re: Poker & Flush Draw...Calculating Outs
Actually this is pretty interesting and something I'm going to do a bit of work on. I thought of this a long time ago and was told it had no bearing on anything so I lost interest and eventually forgot about the idea.
Traditionally we count all unseen cards as equal. But they are not. There are two types of unseen card. Those we could be dealt and those we couldn't.
So with 9 other players they hold roughly 2/5 of the unseen deck and therefore we should assume they hold 2/5 of the outs.
So in that situation the outs should be discounted 1/3 because to make table maths easier the discount should be a simple number favoring on the optimistic side of rounding so if the table held 0.4 of the deck, you would round down to 1/3 rather than down to 1/2 because you just want to take into account there are less odds but don't want to starve yourself of odds.
So instead of 9 outs at a full ring table, there should be around 6.
Miller, Sklansky and Malmuth talk about discounting odds in Small Stakes hold em but I have never read a book that advocates discounting odds as a function of players sat at the table.
Essentially this means that the smaller the table, the closer your odds become to the true odds. So on a 6 max table the discount should be around 1/5 so the flush is worth about 7 outs
With 4 people the discount becomes about 1/8 and so the flush is worth 8 outs.
With less than that the maths isn't worth the bother as it gets so close 9 its not worth discounting.
So in summary
full ring discount outs by 1/3
6 max discount outs by 1/5
4 max discount outs by 1/8
heads up - No discount needed.
Always round the discounted figure up and not down.
This would apply to all outs and not simply flush draws.
I see that this goes against traditional logic, but It does fit in nicely with the concept that play loosens up as the table size reduces.. Is this partly because draws increase in strength? Not all individual draws are as effected as greatly due to the rounding up. But the total outs for a hand should first be calculated and then the total outs be discounted in this way.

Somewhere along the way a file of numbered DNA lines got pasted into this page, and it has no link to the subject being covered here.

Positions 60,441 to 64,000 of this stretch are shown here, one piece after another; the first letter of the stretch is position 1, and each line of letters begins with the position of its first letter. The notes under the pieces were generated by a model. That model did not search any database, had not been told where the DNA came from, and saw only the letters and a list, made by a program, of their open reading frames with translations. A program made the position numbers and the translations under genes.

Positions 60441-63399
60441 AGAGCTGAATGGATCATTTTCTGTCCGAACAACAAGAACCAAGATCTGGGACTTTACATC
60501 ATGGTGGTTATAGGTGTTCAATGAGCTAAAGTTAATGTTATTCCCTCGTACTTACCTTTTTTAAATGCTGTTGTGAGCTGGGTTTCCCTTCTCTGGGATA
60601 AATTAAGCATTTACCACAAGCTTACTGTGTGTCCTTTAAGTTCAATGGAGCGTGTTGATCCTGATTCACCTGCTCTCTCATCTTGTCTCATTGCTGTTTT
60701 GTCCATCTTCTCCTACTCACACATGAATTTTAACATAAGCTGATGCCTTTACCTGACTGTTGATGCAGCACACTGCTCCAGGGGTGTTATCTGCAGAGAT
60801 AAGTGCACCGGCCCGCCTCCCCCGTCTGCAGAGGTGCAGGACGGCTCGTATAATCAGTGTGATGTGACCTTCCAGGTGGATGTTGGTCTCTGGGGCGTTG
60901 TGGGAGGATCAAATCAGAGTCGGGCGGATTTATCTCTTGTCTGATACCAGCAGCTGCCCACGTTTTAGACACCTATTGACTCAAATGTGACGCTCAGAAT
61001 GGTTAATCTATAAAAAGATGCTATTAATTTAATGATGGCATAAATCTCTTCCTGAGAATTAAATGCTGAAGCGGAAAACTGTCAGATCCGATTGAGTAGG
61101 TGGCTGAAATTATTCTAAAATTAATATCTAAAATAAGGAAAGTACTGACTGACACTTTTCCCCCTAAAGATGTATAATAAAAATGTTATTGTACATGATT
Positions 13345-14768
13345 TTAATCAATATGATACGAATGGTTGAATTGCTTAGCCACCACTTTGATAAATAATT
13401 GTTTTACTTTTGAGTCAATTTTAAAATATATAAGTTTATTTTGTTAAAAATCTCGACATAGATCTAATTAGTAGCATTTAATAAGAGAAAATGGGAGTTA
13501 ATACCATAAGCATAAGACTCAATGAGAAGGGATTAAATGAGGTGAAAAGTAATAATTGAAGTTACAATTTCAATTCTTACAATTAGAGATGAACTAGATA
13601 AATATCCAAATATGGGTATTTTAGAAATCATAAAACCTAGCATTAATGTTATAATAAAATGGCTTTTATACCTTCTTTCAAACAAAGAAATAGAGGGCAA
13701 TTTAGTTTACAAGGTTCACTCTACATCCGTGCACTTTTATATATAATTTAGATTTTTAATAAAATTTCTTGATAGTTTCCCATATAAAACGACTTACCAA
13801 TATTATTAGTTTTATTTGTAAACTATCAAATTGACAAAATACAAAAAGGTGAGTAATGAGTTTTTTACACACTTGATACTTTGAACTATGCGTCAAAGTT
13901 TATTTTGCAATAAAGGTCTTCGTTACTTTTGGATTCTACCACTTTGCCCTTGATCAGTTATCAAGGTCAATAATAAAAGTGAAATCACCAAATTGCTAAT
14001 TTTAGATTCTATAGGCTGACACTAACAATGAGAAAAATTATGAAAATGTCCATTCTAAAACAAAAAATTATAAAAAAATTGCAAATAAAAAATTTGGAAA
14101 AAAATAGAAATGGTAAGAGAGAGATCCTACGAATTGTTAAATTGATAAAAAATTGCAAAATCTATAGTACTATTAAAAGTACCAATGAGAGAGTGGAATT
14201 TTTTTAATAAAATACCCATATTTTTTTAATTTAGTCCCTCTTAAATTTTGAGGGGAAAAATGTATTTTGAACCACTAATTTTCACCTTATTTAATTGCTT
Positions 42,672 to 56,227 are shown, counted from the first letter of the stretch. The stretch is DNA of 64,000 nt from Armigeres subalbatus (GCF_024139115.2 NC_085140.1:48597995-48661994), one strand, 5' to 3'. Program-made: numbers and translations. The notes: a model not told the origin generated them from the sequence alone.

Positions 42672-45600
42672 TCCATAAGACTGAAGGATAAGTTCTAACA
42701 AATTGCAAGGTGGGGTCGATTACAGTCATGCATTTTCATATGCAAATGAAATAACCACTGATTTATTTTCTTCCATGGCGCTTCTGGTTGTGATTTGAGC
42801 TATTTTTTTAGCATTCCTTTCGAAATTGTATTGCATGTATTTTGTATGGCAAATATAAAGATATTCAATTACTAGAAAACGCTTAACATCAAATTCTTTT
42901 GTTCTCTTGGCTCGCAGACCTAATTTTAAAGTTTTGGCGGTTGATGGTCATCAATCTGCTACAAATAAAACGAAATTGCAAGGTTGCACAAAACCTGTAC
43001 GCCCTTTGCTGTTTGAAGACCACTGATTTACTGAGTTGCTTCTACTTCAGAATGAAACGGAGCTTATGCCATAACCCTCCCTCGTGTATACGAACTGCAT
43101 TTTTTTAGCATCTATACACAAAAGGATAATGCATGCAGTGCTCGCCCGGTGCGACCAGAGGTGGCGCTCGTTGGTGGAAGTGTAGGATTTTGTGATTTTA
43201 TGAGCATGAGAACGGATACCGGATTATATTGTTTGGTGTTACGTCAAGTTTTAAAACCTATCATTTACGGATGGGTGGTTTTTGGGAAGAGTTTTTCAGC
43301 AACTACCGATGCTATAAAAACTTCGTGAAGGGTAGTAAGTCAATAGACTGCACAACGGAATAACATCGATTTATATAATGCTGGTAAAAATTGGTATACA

I also hear a lot of 6 max players say the enjoy 6 max more because they get more action, their bets are more respected and they dont get sucked out as often.. Is this because they have more outs for the same draw than a 9 handed table?
Makes for an interesting discussion.
Feel free to look over the maths and correct it if necessary but the actual discount figures are incidental, at this point, to the arguments for and against whether the discount is needed.
Same story for two card draws: the other 9 players don't matter because even if they hold a few outs, they also hold a bunch of cards that *aren't* your outs.
For completeness, in two clicks you can find that the regular two card flush draw (9 outs with 47 unknowns) is calc'd as:
(38/47*37/46)=65.03% of not hitting, or 34.97% of hitting
In your scenario, if you exclude the cards held by the other players (with 5.55 outs on average that remain available), then that leaves 29.55 unknown cards so hopefully that gives the same EXACT answer:
(24/29.55)*(23/28.55)=65.03% of not hitting, or 34.97% of hitting.
Now I do like that arugument too.. can we get others who have a good knowlege of statistics to compare the two ideas? One is a case for the discount and the other against it. And discuss which is correct and why.